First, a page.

houston, Houston US 


November 4, 1998



I remember this was a crazy night. First, 12 Rounds was the opening band and they killed it! I had only heard the album they put out on Nothing Records ('My Big Hero') at this point, and it was pretty cool. But I was not expecting the ferocity of the songs from their first album 'Jitter Juice'. Needless to say, I was very impressed with their performance and sought out all of their material after the show. Atticus Ross has gone on to work with Trent Reznor scoring soundtracks and also performing with him in How To Destroy Angels.

Now for the Manson spectacle that night. I remember some asshole fans in the audience acting like complete shitheads. They were obviously not on board with the changes that Manson had made between 'Antichrist Superstar' and 'Mechanical Animals'. A bunch of homophobes and jocko mongoloids were in attendance. They were getting crazy during the amped up songs, as we all were. It seemed like it was going to be one hell of a show. But Manson changed his costume into the breast outfit, and the creeps began their antics. They were throwing beer and cat calling, and the downward spiral began. They became more and more obnoxious as the show went on, and finally they began cheering (VERY loudly) when the sound was cutting out during 'Last Day on Earth'. I remember Manson was singing softly, with the fake snow falling, and a bunch of dickheads started jeering at him ... "Fuck this faggot shit!"//"BOO!"//"This is a pussy song!"//"Play some Antichrist!" Fucking assholes. Manson got pissed and stormed off the stage. I thought there was going to be a riot. Like I said before, it was a crazy night. Read the article from the Houston Chronicle after the setlist below.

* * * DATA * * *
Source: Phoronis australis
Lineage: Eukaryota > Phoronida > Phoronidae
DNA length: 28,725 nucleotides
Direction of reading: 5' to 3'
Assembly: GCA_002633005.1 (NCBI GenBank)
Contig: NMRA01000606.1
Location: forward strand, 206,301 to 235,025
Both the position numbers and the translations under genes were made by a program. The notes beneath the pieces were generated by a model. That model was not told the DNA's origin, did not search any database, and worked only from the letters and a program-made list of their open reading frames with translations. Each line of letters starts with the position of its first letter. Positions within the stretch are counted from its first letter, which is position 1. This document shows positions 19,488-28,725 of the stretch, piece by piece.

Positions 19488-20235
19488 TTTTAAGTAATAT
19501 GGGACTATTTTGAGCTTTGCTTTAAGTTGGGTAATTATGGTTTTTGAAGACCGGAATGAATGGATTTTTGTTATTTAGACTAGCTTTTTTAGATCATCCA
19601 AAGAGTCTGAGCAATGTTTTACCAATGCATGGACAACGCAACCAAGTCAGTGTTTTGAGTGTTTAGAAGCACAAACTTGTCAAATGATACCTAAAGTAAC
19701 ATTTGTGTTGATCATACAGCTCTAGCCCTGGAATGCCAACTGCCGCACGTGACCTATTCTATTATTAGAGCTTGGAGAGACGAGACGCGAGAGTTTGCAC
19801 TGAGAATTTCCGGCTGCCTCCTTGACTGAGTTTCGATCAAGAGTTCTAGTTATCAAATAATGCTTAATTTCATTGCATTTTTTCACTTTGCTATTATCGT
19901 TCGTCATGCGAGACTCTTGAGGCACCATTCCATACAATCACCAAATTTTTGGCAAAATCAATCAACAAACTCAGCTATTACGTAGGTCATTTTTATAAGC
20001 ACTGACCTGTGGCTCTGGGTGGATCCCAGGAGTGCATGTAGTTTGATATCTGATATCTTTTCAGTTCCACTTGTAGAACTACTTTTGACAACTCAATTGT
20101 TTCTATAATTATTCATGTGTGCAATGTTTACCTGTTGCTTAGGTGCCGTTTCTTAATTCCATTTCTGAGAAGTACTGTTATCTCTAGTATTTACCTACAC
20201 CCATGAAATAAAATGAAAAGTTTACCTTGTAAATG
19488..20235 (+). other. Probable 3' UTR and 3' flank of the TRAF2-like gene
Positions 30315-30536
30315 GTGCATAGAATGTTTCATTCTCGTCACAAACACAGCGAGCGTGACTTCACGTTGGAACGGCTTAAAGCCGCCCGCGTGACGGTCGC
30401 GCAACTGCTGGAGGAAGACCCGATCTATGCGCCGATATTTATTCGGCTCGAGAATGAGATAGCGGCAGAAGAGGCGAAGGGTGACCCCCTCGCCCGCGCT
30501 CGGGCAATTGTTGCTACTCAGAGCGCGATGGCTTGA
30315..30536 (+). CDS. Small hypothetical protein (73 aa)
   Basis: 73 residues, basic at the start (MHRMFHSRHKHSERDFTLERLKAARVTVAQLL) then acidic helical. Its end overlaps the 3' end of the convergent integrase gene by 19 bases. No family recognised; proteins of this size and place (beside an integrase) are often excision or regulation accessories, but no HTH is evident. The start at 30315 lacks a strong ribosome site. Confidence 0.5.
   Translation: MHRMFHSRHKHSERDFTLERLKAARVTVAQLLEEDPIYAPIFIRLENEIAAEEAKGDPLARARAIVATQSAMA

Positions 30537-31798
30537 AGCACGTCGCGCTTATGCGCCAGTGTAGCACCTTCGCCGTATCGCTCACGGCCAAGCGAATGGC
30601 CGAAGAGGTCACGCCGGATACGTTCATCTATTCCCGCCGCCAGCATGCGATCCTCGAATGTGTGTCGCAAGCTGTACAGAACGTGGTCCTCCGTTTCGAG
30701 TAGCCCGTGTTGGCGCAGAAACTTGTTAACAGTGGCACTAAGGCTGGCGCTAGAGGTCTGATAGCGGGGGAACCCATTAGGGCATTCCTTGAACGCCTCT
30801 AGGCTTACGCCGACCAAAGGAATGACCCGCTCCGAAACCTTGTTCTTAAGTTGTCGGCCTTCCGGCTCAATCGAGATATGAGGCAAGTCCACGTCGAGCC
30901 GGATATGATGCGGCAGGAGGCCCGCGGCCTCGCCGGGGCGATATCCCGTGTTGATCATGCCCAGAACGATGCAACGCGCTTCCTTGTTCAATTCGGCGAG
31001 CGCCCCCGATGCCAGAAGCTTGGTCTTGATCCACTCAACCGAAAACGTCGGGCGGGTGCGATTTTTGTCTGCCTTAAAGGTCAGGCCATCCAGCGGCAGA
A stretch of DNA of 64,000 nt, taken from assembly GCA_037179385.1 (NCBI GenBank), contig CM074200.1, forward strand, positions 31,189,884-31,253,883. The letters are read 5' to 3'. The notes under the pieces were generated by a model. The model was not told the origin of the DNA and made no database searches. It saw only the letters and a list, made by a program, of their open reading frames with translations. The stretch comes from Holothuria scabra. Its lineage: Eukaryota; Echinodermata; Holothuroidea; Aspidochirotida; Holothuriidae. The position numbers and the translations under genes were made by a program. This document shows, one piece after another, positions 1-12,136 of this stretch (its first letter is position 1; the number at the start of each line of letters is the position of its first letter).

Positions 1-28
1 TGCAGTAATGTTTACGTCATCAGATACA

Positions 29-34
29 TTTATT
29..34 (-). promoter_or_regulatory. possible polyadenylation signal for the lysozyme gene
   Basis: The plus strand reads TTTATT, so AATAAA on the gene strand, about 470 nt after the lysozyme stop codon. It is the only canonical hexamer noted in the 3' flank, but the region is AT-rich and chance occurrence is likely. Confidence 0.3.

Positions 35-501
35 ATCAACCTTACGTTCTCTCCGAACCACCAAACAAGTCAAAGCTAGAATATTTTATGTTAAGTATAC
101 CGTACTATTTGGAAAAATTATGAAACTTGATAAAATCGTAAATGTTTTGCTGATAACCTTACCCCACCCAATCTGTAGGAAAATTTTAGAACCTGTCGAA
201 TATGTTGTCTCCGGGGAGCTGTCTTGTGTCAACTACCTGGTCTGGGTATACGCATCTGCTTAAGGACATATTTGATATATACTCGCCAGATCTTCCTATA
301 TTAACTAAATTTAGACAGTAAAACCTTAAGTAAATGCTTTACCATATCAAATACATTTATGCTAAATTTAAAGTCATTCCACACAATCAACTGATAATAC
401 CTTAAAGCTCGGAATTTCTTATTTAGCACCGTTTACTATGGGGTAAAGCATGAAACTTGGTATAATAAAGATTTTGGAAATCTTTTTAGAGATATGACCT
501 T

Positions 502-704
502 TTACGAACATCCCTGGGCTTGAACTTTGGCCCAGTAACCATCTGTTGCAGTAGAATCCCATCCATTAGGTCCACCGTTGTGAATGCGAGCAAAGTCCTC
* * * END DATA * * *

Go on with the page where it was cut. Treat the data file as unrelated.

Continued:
1. Inauguration of the Mechanical Christ (intro)
2. The Reflecting God
3. Great Big White World
4. Cake and Sodomy
5. Posthuman
6. Mechanical Animals
7. I Want to Disappear
8. The Speed of Pain
9. Rock Is Dead
10. The Dope Show
11. Lunchbox
12. User Friendly
13. I Don't Like the Drugs (But the Drugs Like Me)
14. The Last Day on Earth
15. Sweet Dreams (Are Made of This)
[NOTE: the band started playing "Sweet Dreams", but Manson had already left the stage. The band looked confused for a second, then just quit playing and walked off too.]

by Joey Guerra for The Houston Chronicle [1998]

Marilyn Manson waged a fierce battle Wednesday night at Aerial Theater, but it wasn't against nervous parents dismayed with his shock-rock antics or the religious groups that staged a counter-concert across the street at Jones Plaza.

The now-redheaded rocker's war was with his own fans, whose excited antics sabotaged the set and sound system.

After an hour of sound and light mishaps, the behind-baring star threw down his microphone and stormed off the stage during the opening strains of Sweet Dreams, a song off the 1995 album, Smells Like Children. Band members looked a bit miffed for a few moments, but they made their exits once they realized their sideshow ringleader wasn't returning and left the sold-out crowd noticeably in shock.

"It was legitimate technical problems out of the control of the band, and they were pretty bummed," Manson's manager Tony Ciulla said Thursday from a tour stop in Dallas. "Some fan threw a beer, and it hit the mixing board. It seeps down into the circuits, and that's why (the sound) was cutting out intermittently. We can't do anything about that."